- Politics and Social Issues
Peas in Our Time
First the plowing and, next, the sowing. Then come the flowers, bright and happy. People gather around in anticipation of peas.
This is not new at all. It has been so ever since man learned about digging in the dirt instead of simply chasing beasts that roam here and there atop it. The history of peas may have begun when the first of the peas was broken, shelled, as we have more recently come to describe it.
Destroy the peas
What to do with peas?
"Let us hide the peas," grunted FurMan. "FurWoman, take my splintered war club and dig a hole in the dirt out in front of the cave. Toss the peas into the hole and cover the hole with dirt again. Out of sight - out of mind - out of here with peas."
Into the dirt went peas.
Flowering of the peas
The gentle rains and the kind sunshine were patient. After a time they had their way. Peas jumped up out of the ground and hoisted pretty flowers to banner their entry into the warring world above. FurMan and FurWoman stopped cracking skulls and stared at the newcomers to their caveyard. All over Cavetown others stopped what they were doing to witness the coming of peas and to enjoy the colorful flowering.
FurMan began battling with a new war club again. All was back to normal in the world.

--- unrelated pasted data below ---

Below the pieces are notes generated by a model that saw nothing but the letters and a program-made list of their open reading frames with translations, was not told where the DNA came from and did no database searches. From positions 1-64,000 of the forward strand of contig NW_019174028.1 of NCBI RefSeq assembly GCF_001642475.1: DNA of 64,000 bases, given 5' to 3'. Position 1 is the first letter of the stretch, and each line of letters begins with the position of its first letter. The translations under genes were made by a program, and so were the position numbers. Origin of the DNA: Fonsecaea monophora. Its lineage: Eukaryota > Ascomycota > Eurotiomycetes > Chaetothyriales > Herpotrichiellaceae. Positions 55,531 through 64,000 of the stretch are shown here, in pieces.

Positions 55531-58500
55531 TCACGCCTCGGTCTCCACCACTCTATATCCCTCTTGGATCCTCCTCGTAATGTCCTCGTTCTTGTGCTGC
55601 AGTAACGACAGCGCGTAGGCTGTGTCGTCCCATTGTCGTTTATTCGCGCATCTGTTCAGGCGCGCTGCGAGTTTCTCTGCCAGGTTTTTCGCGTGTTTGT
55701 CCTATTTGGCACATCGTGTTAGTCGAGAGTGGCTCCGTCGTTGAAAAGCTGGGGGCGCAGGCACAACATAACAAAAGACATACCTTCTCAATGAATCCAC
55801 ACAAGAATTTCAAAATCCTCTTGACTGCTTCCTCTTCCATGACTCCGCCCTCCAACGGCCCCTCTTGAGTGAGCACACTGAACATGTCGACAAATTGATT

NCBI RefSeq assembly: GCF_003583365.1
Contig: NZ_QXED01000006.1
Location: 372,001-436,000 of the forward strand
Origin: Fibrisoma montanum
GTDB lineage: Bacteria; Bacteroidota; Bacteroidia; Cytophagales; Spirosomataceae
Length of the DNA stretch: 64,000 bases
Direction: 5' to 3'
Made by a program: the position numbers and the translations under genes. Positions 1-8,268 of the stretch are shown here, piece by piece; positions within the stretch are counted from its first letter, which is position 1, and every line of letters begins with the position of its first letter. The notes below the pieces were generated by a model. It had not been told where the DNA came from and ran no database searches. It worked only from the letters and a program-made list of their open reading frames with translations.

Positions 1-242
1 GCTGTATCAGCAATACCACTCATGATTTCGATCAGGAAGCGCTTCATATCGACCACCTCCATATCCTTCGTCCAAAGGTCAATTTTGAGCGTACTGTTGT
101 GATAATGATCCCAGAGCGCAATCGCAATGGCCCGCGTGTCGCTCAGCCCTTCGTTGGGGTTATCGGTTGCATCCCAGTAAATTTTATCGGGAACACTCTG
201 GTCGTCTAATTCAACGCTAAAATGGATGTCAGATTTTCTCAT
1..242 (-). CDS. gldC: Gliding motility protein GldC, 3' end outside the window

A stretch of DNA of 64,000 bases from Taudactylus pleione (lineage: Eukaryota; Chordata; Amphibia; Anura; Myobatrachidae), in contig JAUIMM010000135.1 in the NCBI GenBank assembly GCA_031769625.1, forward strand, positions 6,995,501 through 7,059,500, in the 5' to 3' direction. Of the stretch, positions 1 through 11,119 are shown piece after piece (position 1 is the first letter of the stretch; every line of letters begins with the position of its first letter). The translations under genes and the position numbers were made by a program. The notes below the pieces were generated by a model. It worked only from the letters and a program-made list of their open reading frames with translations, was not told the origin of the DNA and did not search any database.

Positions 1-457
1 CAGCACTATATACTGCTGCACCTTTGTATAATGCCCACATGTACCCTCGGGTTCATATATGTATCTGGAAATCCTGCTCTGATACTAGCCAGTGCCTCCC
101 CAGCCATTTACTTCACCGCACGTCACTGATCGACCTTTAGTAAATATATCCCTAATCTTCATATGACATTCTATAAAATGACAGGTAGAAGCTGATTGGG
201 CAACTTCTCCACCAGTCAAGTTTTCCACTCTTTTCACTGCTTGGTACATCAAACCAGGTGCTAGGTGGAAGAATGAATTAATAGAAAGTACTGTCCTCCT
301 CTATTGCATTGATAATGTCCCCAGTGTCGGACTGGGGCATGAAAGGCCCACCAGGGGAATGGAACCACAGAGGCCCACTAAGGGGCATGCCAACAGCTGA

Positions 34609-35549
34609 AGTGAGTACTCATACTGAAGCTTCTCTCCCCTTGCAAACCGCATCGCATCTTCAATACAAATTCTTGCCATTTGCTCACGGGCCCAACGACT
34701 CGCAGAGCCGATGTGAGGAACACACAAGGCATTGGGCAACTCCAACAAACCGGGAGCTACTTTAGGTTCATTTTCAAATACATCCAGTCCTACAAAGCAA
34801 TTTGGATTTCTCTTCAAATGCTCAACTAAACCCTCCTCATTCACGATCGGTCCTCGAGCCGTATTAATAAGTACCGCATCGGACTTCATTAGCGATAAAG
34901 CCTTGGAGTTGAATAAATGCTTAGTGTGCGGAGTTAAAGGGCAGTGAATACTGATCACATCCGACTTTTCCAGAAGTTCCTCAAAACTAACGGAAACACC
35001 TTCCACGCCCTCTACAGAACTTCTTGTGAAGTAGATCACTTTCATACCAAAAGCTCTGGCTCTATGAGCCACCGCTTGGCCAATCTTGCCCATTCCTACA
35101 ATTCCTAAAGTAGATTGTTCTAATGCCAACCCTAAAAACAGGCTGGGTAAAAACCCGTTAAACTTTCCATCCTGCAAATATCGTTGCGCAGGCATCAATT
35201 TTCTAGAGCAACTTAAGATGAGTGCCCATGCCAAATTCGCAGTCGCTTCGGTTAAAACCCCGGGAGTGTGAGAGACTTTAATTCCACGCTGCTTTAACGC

Then came the early rains, and the warm sun shone down. Underground, peas were happily at work. Above the ground, the battles raged. More war clubs were splintered. More ground was scratched and dug into. Peas remaining - again forgotten. The fighting went on and on.
After the flowering
Peas sprang up here and peas sprang up there, more and more. More rain. More sun. More flowers.
From each flower came green fruit and to each green fruit came rabbits, squirrels, and then FurMan and FurWoman. They had seen Earth's creatures eating the fruits of peas, and they wanted peas for themselves.
The first cave, that of FurMan and FurWoman, began to deal with living with peas. There was much to be learned. Once learned, the recipe was shared around.
The peas were locally known for a time as to goodness and benefits, but mankind has never been able to keep secrets for very long. Once the lesson was learned, sharing the know-how kept whirling along from cave to cave, region to region.
There is no patent on peas.
Whirled peas had arrived. All that was left to be done was to teach the recipe to everyone.